Home Networks Hold Promise, Challenges for Vendors

The number of networked homes jumped 43 percent in 2002, but the technology is still in the “early adopter” stage, according to The Yankee Group.

The Boston IT researcher said 8 percent of PC owners surveyed last year had a home network. The increase is due to broadband adoptions and families with more than one computer who want to be online concurrently.

Of those without a home network, 25 percent were interested in the technology, 20 percent were neutral and 5 percent unsure. Half of the respondents said they were not interested, The Yankee Group found.

Twelve percent of those interested in home networks said they intended to buy now, 36 percent in the next year, and 12 percent in the next one or two years, The Yankee Group said. The remaining 37 percent didn’t know when they’d buy.

Dominic Ainscough, a consumer technologies and services analyst at The Yankee Group, said it’s a critical time for companies with aspirations in the space.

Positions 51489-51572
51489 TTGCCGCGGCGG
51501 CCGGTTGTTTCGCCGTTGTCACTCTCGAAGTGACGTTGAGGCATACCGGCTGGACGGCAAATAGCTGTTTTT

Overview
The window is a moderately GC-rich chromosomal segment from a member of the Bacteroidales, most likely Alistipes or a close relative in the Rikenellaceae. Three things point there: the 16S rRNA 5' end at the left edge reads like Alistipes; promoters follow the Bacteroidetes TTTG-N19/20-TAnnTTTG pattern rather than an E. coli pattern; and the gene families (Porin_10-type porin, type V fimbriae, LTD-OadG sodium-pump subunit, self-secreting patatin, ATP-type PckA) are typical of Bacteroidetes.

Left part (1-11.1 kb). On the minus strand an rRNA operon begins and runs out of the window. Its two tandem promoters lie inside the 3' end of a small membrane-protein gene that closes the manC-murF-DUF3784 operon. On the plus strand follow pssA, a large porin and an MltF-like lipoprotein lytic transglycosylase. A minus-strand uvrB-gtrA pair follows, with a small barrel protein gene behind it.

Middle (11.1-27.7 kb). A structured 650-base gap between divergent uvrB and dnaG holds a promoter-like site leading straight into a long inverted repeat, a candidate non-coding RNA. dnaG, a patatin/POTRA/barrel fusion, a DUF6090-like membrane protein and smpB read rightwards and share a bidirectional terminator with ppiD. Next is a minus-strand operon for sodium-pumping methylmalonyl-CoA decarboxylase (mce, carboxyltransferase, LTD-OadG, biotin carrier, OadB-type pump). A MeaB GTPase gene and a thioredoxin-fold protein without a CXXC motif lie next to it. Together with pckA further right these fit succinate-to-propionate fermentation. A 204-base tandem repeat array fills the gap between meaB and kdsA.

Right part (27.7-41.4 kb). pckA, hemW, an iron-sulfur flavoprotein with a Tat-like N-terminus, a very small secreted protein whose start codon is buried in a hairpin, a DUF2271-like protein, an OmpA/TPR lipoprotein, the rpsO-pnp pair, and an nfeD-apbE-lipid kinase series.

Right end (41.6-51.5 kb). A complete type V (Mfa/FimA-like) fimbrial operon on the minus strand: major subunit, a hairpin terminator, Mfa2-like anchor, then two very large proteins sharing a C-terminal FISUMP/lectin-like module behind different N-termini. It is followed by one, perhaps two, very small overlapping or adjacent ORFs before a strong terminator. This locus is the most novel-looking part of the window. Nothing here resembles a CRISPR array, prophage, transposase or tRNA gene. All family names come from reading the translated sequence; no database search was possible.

“Product and service companies must gain traction among early adopters, not only to drive near-term sales growth, but to establish brand recognition and secure channel relationships,” Ainscough said.

Others, including retailers, need to identify which consumers are most likely to buy soon, he added.

Though households do not assign the same level of importance to audio, video and gaming as productivity applications, entertainment is a promising area, Yankee said. The growth is contingent, however, on more households buying home networks.

The trend, though still in its early stages, isn’t lost on the IT industry’s heavy hitters. Last month, Cisco Systems paid $500 million in stock for Linksys Group, a maker of wireless routers, access points and other equipment for home networking.

Among the reasons Cisco chose to buy rather than build was the fear that its competitors would make a buy and gain a foothold in the market before Cisco was ready. Late last year Microsoft had made a foray into the sector.

Previously, Cisco has avoided the consumer market, designing its equipment for bulk buyers such as telecom carriers and enterprises.

News Around the Web